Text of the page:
As a graduate student at Harvard, visiting lecturer at Amherst, or postdoctoral fellow for the Committee on Social Studies, I have had the pleasure of teaching undergraduates over a wide array of courses - under varying formats - with differing levels of responsibility. 

Whether in the role of section leader or seminar instructor, lecturer or workshop moderator, I have been attached to eleven different courses of instruction.  These courses have figured, alternatively, as elements in General Education and the Core Curriculum, or as departmental requirements, or as luxurious electives.  Taken together, their topics have ranged from contemporary research in empirical political science to the interpretation of Wittgenstein; from the history of modern social and political thought to the philosophy of science; from democratic theory to ancient ethics.  Among these courses number a writing-intensive seminar for sophomores, a research-intensive tutorial for juniors, a reading-intensive survey, and a collaborative workshop for seniors.  As an Assistant Head Teaching Fellow, I have organized instruction for hundreds of students and dozens of section leaders; by contrast, I have run advanced seminars with as few as three students.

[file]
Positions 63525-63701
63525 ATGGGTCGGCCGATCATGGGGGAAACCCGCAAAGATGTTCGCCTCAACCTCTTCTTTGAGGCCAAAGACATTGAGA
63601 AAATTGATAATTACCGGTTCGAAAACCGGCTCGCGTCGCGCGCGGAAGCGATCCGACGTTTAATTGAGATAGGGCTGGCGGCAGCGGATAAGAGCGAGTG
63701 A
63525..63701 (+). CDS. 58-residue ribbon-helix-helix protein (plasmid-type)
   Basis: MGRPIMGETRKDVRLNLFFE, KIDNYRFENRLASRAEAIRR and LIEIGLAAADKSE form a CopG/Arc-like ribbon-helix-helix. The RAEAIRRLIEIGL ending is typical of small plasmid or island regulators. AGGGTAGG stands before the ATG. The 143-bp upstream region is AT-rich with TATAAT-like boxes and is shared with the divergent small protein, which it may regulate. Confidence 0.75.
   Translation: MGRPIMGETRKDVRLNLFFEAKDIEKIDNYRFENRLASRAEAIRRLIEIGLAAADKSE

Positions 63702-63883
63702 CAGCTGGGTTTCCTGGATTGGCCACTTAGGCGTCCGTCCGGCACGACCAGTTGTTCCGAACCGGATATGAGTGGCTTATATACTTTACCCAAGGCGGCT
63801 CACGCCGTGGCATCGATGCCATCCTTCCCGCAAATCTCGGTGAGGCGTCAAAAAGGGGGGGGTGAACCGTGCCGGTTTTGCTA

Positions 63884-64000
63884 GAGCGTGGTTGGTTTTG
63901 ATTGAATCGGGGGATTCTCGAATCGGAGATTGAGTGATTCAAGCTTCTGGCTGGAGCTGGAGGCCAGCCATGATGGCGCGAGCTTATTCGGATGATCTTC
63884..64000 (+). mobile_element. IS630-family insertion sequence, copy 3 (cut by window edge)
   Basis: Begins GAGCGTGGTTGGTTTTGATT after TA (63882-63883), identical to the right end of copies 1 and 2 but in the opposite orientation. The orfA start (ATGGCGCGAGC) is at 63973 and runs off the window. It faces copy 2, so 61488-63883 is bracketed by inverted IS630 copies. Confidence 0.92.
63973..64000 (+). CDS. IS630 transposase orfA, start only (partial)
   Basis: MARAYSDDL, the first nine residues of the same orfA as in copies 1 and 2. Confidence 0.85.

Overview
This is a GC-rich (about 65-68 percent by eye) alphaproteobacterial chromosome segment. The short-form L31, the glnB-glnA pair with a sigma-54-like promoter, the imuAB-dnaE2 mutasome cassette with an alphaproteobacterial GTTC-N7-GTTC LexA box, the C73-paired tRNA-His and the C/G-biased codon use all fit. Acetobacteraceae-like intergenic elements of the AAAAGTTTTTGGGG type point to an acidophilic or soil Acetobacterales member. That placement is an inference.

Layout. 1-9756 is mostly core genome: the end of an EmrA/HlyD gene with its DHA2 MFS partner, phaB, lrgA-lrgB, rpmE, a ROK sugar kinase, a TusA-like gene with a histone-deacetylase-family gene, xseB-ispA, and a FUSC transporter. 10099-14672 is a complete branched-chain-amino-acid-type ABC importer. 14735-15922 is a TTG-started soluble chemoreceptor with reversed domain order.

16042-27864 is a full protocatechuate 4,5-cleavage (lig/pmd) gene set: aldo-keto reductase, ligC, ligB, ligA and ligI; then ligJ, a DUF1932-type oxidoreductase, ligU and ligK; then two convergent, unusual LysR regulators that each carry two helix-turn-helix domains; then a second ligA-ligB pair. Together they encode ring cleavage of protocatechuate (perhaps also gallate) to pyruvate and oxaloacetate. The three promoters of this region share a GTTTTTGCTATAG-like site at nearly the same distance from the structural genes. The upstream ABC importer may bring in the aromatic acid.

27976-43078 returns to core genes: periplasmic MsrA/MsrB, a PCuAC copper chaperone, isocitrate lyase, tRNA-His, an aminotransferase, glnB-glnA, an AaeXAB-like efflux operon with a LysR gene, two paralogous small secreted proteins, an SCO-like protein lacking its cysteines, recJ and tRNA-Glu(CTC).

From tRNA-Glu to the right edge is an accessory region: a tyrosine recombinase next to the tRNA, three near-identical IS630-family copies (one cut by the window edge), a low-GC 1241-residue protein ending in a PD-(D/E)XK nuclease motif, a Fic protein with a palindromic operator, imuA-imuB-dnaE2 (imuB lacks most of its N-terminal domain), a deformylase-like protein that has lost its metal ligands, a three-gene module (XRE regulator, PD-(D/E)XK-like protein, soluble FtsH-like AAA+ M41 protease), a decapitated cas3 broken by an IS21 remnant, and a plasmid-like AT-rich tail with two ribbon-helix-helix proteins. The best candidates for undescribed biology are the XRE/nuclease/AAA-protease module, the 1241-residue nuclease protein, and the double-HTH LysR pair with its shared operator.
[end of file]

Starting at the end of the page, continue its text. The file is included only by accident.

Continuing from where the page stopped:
I have been awarded seven predoctoral teaching awards by Harvard's Bok Center for Teaching and Learning, for which I have also served as a Graduate Writing Fellow.  As a member of the Board of Advisers for the Committee on Social Studies, I have also supervised the academic formation of over a dozen undergraduates.  And, for my work as a postdoctoral lecturer, I have recently received a Certificate of Teaching Excellence from the Bok Center. 

Additional information on my teaching experience and interests can be found at the <Teaching> sub-pages linked to this page.  A statement of my teaching aims and methods is available upon request, as are official evaluations of my teaching and advising.         

(Last updated August 18, 2014)